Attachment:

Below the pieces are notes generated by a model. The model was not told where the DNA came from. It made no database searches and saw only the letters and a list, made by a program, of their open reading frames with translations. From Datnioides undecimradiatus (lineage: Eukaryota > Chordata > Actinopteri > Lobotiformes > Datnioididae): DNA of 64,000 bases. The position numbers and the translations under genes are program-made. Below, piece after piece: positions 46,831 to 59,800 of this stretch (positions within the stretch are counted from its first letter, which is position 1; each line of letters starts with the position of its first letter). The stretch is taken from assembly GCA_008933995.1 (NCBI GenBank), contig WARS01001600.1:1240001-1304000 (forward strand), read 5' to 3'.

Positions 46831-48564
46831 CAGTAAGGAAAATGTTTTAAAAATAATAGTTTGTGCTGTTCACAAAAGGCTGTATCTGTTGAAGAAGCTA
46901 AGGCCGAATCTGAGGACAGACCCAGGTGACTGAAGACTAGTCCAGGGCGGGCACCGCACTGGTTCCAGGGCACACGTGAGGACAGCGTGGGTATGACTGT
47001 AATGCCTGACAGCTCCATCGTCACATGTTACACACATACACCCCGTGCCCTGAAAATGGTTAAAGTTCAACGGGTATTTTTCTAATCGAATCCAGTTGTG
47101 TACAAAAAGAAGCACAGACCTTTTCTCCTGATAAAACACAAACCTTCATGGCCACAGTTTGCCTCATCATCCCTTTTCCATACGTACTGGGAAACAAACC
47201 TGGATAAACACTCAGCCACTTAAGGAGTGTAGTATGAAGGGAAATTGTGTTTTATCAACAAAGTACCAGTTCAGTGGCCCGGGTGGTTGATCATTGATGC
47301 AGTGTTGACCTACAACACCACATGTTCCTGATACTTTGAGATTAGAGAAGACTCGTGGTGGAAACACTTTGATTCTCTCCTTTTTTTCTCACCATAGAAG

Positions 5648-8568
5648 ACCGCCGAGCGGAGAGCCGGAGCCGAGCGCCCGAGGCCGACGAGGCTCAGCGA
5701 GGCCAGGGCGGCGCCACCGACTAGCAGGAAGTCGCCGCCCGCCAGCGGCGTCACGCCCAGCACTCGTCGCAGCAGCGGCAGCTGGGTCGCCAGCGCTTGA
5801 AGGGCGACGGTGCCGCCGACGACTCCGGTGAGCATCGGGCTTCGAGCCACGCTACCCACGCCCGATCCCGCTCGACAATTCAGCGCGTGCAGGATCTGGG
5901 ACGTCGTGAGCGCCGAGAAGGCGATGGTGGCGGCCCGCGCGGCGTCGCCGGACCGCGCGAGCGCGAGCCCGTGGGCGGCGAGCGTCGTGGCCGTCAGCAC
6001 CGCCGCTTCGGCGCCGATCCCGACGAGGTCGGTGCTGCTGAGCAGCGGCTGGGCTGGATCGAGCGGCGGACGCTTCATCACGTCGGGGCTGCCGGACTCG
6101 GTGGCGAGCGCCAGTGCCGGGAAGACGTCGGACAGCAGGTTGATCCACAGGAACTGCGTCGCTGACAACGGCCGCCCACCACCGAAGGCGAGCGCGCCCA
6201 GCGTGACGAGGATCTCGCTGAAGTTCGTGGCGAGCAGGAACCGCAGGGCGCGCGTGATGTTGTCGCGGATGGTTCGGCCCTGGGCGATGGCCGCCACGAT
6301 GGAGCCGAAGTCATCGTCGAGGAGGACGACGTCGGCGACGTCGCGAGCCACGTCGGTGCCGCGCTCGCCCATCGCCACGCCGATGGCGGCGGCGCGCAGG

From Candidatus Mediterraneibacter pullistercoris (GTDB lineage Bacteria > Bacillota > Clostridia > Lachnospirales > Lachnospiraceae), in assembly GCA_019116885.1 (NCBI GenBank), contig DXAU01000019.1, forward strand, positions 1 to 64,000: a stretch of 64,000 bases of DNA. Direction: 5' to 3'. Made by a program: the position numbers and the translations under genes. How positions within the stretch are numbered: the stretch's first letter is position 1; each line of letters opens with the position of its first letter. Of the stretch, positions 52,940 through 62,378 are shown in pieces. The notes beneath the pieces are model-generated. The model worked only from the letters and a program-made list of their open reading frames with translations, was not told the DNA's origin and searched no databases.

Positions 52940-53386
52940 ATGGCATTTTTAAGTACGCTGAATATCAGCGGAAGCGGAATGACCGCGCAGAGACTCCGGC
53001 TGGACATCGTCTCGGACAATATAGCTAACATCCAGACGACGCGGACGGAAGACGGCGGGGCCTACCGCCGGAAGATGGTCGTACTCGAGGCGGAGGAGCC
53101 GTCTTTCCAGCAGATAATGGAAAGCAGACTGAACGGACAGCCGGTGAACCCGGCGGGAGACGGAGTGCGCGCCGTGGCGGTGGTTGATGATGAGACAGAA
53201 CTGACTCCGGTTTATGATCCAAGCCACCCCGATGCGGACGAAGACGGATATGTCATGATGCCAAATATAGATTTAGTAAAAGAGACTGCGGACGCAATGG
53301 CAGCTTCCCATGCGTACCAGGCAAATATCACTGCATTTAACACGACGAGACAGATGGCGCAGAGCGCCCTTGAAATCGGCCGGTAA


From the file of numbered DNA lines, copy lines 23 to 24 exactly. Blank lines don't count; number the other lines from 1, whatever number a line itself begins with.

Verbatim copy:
53201 CTGACTCCGGTTTATGATCCAAGCCACCCCGATGCGGACGAAGACGGATATGTCATGATGCCAAATATAGATTTAGTAAAAGAGACTGCGGACGCAATGG
53301 CAGCTTCCCATGCGTACCAGGCAAATATCACTGCATTTAACACGACGAGACAGATGGCGCAGAGCGCCCTTGAAATCGGCCGGTAA